Achieving good health and wellbeing for all is essential to achieving social justice, and lies at the heart of The Open University’s mission. Health and wellbeing is a high priority within local, regional, national and international policy as well as being highly significant to individuals, families and communities.
Within the context of an ageing demographic, and a corresponding focus on evidence-based interventions to reduce the disease burden, prevent ill-health and promote wellbeing, The Open University has set up the Health and Wellbeing research area.
Health and Wellbeing encompasses the forum for health researchers across The Open University who work collaboratively to achieve internationally leading and excellent research.
Health and Wellbeing is an active community of Special Interest Groups (SIGs) in key areas of OU research strength:
Current Research covers a wide range of cancer diagnostics and therapy topics, including; breast and prostate cancer genetics, identification of new prognostic algorithms, new methods for cancer screening, development of personalised therapies to prevent metastatic spreading, and use of photodynamic therapy for cancer treatment.
Current Research involves end-of-life care; death, including all forms of reproductive and neonatal loss; bereavement and memorialisation, and focuses on both theoretical and practice-related dimensions. Examples of research include the way in which end-of-life care needs of older people in care homes are met and how care home staff can develop palliative care skills; the way that a good death is understood in adults; the impact of stillbirth and neonatal death on parents; and how the care of dead bodies in hospital mortuaries is translated into dirty work and the impact of this upon professional status. Current team members have an interest in decision-making, core concepts around end-of-life care, and death and bereavement across the life-course.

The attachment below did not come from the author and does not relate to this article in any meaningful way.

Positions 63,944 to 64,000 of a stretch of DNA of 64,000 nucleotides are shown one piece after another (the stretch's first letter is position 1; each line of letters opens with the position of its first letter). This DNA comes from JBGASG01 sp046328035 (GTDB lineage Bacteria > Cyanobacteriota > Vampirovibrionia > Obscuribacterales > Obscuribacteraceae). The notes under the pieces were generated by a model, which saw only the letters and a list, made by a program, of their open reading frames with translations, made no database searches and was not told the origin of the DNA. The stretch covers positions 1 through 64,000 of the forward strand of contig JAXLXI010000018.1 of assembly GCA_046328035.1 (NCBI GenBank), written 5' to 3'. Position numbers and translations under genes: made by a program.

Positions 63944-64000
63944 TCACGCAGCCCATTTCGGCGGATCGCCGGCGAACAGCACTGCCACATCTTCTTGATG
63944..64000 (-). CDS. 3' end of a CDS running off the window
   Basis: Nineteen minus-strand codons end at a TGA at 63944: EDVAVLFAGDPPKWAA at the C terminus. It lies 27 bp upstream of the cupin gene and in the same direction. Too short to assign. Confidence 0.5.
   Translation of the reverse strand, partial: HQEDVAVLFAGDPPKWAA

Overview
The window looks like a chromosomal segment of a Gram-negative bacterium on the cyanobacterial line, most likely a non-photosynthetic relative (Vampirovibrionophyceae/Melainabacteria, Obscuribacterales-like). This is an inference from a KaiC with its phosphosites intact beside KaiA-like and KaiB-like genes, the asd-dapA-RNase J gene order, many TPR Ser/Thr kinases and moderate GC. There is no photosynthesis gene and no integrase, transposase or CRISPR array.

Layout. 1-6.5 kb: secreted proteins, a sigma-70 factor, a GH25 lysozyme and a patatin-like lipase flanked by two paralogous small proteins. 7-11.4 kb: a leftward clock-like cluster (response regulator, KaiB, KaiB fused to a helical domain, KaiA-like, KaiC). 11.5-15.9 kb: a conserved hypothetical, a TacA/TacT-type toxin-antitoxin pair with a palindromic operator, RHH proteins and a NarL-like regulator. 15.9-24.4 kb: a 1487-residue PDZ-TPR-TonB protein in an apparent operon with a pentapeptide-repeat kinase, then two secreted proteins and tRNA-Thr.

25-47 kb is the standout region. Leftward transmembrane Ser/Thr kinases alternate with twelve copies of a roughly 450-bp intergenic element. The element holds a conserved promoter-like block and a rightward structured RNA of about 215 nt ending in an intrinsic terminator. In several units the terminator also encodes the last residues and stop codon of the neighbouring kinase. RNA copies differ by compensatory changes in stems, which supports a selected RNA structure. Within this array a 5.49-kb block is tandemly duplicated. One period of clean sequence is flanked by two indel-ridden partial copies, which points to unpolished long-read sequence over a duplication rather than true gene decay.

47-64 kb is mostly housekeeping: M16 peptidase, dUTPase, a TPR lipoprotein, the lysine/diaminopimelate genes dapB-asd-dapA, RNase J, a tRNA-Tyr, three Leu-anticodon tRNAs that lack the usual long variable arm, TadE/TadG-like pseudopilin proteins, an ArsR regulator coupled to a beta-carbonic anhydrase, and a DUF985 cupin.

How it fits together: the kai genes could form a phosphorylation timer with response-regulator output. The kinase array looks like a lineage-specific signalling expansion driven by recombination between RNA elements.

The OU’s Digital Health and Wellbeing Special Interest Group (DH&W SIG) consists of researchers, academics and business development practitioners from disciplines across the University with expertise in digital games, chemistry, older adults, gamification, language, education, mixed methods, international studies, disability, design, scoping/narrative reviews, music, chronic health conditions, wearable technology, energy, artificial intelligence, active and assisted ageing/living.
The research work builds around expertise in applied linguistics, narrative studies, psychology, sociology, computing, anthropology, and philosophy.
Current research covers a range of mental health topics including; dementia, diabetes and depression, computerised therapies, adolescent mental health, suicide, and mental health workforce challenges.
Research is organised under five substantive topic areas: reproductive control, HIV/AIDS, sexuality & disability, the experiences of lesbian, gay, bisexual and transgender (LGBT+) people and pregnancy, childbirth and early motherhood.